The guitar has always been the most famous among the popular instruments.
It is common to find people that are eager to learn how to play this stringed piece.
It is an attractive and versatile instrument because of its adaptability, you can play the rhythm or even melodic parts like those emotive solos we all remember from our favorite songs.
What is more, there are two alternatives to the same instrument: acoustic or electric.
Beginners tend to choose acoustic guitar because of its immediacy (you take it and play) but many, after some months prefer to continue their journey with an electric.
So, a question must be answered: Is it easy to transition from acoustic to electric guitar?
Transitioning from acoustic to electric guitar is actually simple. Electric guitars are easier on the fingers, usually smaller, and more comfortable to play with. Also, because both instruments share tunings and mechanics, all your knowledge will easily transfer. You can start playing right away.
The two of them share standard tuning so chords, shapes, and scales are the same.
Also, although there are some new skills to learn, the techniques applied are very similar.
Through this article, I will try to point out what you can do to make this transition smoother.
Would all my skills translate from the acoustic to the electric guitar?
As I have already mentioned, acoustic and electric guitars have similar techniques. What is important to bear in mind is that in electric guitar there are new skills to develop apart from those applied on acoustic.
Although bending is also used in acoustic pieces, it suits the electric better. Since the string tension is lower, bending is more accessible on the electric guitar. That’s why you can get wonderful sounds that enrich your playing.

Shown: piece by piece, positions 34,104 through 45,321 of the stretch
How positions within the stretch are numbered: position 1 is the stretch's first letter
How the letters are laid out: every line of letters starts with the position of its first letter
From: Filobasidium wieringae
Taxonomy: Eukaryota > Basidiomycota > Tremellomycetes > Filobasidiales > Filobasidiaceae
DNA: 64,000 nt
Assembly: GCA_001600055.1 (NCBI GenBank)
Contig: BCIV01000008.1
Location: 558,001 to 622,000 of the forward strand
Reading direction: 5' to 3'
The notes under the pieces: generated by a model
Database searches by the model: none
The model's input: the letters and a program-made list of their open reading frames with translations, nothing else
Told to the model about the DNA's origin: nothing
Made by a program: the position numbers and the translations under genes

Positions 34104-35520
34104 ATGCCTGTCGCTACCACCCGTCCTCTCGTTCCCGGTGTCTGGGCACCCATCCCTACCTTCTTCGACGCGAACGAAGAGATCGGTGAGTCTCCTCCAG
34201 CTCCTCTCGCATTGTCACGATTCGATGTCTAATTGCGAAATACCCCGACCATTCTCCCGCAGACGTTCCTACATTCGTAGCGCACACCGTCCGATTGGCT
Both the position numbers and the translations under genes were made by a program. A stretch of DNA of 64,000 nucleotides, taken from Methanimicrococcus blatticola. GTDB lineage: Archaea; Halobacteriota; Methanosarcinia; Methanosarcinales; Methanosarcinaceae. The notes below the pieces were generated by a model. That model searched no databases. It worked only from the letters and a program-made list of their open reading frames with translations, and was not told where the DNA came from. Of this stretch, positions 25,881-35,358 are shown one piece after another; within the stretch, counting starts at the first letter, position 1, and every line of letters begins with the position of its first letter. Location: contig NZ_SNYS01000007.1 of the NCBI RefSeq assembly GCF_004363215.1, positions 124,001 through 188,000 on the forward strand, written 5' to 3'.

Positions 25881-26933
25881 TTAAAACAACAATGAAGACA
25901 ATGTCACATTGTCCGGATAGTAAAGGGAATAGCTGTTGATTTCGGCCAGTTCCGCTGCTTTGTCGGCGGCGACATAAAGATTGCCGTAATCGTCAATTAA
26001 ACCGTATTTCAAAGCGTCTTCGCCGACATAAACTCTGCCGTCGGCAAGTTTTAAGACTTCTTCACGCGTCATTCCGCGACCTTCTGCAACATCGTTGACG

Sweep picking is a new technique relegated to electric guitar. It consists of playing single notes on consecutive strings using a pick while your playing hand produces fast and fluid sounds.
Another issue to take into account is the need for an amp. You will have to get used to using an amplifier and effects such as distortion or overdrive as well.
At first, it may be complicated but you will get along with them.
Things that will be easier if you have an acoustic background
Your acoustic background will be useful if you move to the electric guitar. The string gauge (and tension) of acoustics is higher so your fingers will already be strong enough to play.
As both sorts of guitars share tuning and the techniques are similar, you will know how the instrument works. What is more, since you have been playing the instrument, you will have the proper coordination.
Another remarkable aspect is the speed. As your fretting hand is used to some mechanical movements, it will be faster getting up to speed.
Things that will be a hurdle if you have an acoustic background
On the other hand, there are specific aspects relegated to electric guitars that will be hard to master but not impossible. Needless to say, you will have to struggle with issues such as tweaking the amp or the electric guitar hum.
In addition, the effects play an important role in electric instruments. You will be able to achieve a fascinating sound through them but you have to be careful with effects such as distortion.
The strings may produce annoying noises when playing with distortion and this will definitely be something to get used to.